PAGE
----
It’s also no secret that working for the man, or the woman, if such be the case, ain’t exactly a double no-fat latte, either.
Desmond Cadin knows this, too. If the name rings a slightly Caribbean chime, that’s because Cadin’s one of the founders of Jamaica House on Broadway. Several years of hard work building up a clientele at Jamaica House left Cadin with a severe case of burnout, so he bailed about two years ago, returning to his former trade of refurbishing pipelines.
The pay was good, but the travel up and down the West Coast was intense. He soon found himself longing to be his own boss again.
“I went back to work,” the Kingston, Jamaica, native says, “but work didn’t work out.”
While working on a pipeline in San Jose, he happened upon a Chinese restaurant that offered good food with minimal service at a low price. The idea struck him: Why not do the same thing with Caribbean cuisine in Sacramento?
And thus Pimento Bay, where the price of no entrèe exceeds $3.95, was born.
It’s a charming little place in a small office building near the intersection of S and 19th streets. The interior has been all done up in tropical lemons, limes, tangerines and ocean blue-greens. Sheets of corrugated steel, used for an awning over a pair of booths and as menu placards in the overhead, evoke the rooftops of island villages. Three computers offering free (for now, Cadin points out) Internet access sit atop the counter next to the register where customers place their orders.
It’s cozy, Pimento Bay is, but there are no frills. You know, like waiters and waitresses.
“It’s just a place to get something good to eat,” explains Cadin, who carries the plates out to guests himself, at least when it’s not too busy. “There’s not a lot of pampering.”
“Good” would be the proper adjective for describing the cuisine at Pimento Bay, although at these prices, “great” would not be unwarranted. We had a shotgun sampler of jerk chicken, curry goat, red snapper Creole, jerk-barbecued pork ribs, curry chicken, curry vegetables, mixed vegetables, mashed potatoes, rice and peas (otherwise known as red beans and rice), and garlic herb fettuccine and still had trouble breaking 20 bucks.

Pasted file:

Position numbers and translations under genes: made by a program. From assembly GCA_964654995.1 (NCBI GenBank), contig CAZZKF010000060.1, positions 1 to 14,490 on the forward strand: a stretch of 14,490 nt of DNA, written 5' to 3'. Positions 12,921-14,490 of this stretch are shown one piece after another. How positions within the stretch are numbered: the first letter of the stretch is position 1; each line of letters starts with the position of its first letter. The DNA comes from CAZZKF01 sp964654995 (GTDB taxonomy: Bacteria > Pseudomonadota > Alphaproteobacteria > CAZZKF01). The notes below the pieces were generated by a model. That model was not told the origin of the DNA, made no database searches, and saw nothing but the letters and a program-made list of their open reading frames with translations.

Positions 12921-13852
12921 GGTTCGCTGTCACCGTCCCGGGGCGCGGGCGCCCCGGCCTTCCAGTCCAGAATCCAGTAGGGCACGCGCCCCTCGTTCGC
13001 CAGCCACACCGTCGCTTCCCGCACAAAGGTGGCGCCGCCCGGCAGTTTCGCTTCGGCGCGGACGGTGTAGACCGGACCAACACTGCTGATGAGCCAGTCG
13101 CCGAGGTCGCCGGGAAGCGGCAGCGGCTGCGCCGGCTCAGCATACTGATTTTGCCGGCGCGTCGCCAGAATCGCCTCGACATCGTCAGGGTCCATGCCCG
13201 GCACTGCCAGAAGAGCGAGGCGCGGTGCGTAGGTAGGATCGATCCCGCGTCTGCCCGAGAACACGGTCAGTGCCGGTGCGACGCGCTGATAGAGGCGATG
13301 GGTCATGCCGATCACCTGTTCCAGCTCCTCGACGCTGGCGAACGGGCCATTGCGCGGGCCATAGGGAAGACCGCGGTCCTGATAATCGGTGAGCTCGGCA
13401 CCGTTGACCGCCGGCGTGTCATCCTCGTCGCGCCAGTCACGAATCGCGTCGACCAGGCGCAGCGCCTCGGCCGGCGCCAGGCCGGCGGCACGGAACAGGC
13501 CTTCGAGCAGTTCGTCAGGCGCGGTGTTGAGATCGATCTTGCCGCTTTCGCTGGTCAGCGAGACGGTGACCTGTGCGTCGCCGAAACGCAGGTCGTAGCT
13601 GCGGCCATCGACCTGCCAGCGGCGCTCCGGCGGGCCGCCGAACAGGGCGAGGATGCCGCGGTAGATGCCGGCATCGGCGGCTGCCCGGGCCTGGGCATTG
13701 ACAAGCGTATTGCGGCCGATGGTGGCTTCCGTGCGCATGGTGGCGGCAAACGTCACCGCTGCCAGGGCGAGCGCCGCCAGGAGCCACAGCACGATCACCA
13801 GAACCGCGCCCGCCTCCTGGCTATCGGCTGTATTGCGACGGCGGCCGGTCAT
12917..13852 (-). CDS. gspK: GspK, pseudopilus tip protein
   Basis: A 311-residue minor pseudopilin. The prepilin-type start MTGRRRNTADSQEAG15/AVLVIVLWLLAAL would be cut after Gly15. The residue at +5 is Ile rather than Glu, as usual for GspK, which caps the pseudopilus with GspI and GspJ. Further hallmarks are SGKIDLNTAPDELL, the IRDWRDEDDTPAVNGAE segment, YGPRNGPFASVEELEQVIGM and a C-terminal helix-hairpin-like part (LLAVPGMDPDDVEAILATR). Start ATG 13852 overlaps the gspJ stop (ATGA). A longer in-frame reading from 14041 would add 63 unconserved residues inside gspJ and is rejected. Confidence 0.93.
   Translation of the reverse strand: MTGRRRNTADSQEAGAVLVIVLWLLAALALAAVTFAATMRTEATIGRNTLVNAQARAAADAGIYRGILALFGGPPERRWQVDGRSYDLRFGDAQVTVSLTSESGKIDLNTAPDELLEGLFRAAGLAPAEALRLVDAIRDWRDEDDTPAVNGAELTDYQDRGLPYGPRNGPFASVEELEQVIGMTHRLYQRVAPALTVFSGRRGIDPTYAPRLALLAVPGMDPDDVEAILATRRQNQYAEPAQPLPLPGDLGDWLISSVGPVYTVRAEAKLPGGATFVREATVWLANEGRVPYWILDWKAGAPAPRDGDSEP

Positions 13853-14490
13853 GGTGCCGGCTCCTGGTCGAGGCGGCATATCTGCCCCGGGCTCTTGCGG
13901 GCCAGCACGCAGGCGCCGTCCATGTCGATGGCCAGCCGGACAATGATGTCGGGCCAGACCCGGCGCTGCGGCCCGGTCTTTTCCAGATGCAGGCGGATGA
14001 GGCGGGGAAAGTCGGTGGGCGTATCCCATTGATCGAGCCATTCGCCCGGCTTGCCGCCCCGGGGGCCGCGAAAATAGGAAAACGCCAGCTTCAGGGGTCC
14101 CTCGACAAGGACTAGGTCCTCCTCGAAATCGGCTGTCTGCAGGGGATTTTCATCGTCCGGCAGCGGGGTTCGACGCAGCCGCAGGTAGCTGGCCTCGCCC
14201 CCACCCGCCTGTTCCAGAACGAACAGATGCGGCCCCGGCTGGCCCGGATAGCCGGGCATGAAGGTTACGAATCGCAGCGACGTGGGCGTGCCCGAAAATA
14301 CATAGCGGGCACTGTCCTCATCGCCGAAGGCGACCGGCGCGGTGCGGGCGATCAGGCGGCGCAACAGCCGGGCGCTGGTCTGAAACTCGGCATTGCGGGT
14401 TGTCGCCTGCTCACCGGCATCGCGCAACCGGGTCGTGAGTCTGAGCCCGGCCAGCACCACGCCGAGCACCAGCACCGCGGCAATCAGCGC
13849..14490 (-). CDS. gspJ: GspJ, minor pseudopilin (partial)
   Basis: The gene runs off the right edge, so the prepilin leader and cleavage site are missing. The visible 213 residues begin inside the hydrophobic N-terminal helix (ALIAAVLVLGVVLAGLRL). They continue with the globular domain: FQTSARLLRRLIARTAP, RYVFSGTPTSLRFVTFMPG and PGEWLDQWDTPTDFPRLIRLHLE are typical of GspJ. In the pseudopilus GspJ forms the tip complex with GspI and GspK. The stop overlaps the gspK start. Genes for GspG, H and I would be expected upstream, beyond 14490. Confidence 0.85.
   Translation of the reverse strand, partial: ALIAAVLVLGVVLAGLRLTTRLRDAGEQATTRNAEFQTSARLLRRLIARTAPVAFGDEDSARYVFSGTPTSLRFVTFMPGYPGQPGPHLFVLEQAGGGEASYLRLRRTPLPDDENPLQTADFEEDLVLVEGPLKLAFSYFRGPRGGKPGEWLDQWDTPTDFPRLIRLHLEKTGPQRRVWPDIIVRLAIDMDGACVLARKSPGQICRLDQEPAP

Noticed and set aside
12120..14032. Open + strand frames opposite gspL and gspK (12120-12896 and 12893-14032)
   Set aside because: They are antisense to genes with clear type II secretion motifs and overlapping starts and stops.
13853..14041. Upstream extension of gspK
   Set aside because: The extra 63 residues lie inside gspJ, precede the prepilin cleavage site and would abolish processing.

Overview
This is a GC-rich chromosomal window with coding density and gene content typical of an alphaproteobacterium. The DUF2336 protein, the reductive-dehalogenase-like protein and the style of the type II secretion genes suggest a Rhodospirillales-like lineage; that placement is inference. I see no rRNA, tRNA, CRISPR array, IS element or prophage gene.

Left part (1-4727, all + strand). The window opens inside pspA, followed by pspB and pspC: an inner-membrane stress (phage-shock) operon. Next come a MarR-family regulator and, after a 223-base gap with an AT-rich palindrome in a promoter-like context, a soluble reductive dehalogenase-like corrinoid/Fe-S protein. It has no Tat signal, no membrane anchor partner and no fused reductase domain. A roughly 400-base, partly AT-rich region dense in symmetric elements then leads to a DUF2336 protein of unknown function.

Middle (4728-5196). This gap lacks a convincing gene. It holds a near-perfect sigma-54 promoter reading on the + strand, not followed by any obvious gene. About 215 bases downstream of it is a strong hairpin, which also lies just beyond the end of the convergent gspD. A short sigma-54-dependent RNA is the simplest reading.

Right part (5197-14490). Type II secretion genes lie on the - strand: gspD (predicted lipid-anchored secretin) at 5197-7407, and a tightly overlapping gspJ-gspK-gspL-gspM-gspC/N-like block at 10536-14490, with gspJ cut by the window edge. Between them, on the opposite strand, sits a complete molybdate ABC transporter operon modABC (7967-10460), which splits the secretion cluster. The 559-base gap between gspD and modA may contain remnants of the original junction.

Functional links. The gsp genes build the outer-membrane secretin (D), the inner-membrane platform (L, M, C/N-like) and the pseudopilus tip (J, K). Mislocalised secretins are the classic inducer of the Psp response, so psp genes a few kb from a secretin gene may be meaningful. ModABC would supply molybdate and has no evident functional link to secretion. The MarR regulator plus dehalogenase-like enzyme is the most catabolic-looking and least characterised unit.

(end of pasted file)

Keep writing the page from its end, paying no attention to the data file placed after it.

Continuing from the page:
Portions are generous, and the preparation is first-rate (Chanterelle chef Gerald Poole guests on the weekends and was in the house the night of our visit). Of particular note are the jerk selections. Jamaican jerk sauce has a rich tradition that goes back to the days when native islanders broke the bonds of British slavery, Cadin informed us. Pork was a primary staple, and they used spicy pimento (allspice—not pimiento, those little red things kids pick out of their food) to season and preserve large sides of it. Over the years, it’s developed into the seasoning equivalent of a flamethrower.
“Everybody [in Jamaica’s] got their own formula,” Cadin says. He’s got several versions, including one sweetened with mango that’s delicious. But there’s no way he can serve the real stuff. Too hot. “The one I make here, it’s cut.”
Cadin hopes to expand his menu to live up to Pimento Bay’s slogan, “Caribbean cuisine with a California flair.” He’s already serving a number of Western-style items, including the “jerk melt,” a chicken breast sandwich served with jerk sauce and jack cheese. He plans to have Cuban and other West Indian offerings soon.
“I want to mix it up,” he says. “Put a little island in it, but give people what they’re used to. The best of both worlds.”
So far, it appears Cadin is right in the stream of things.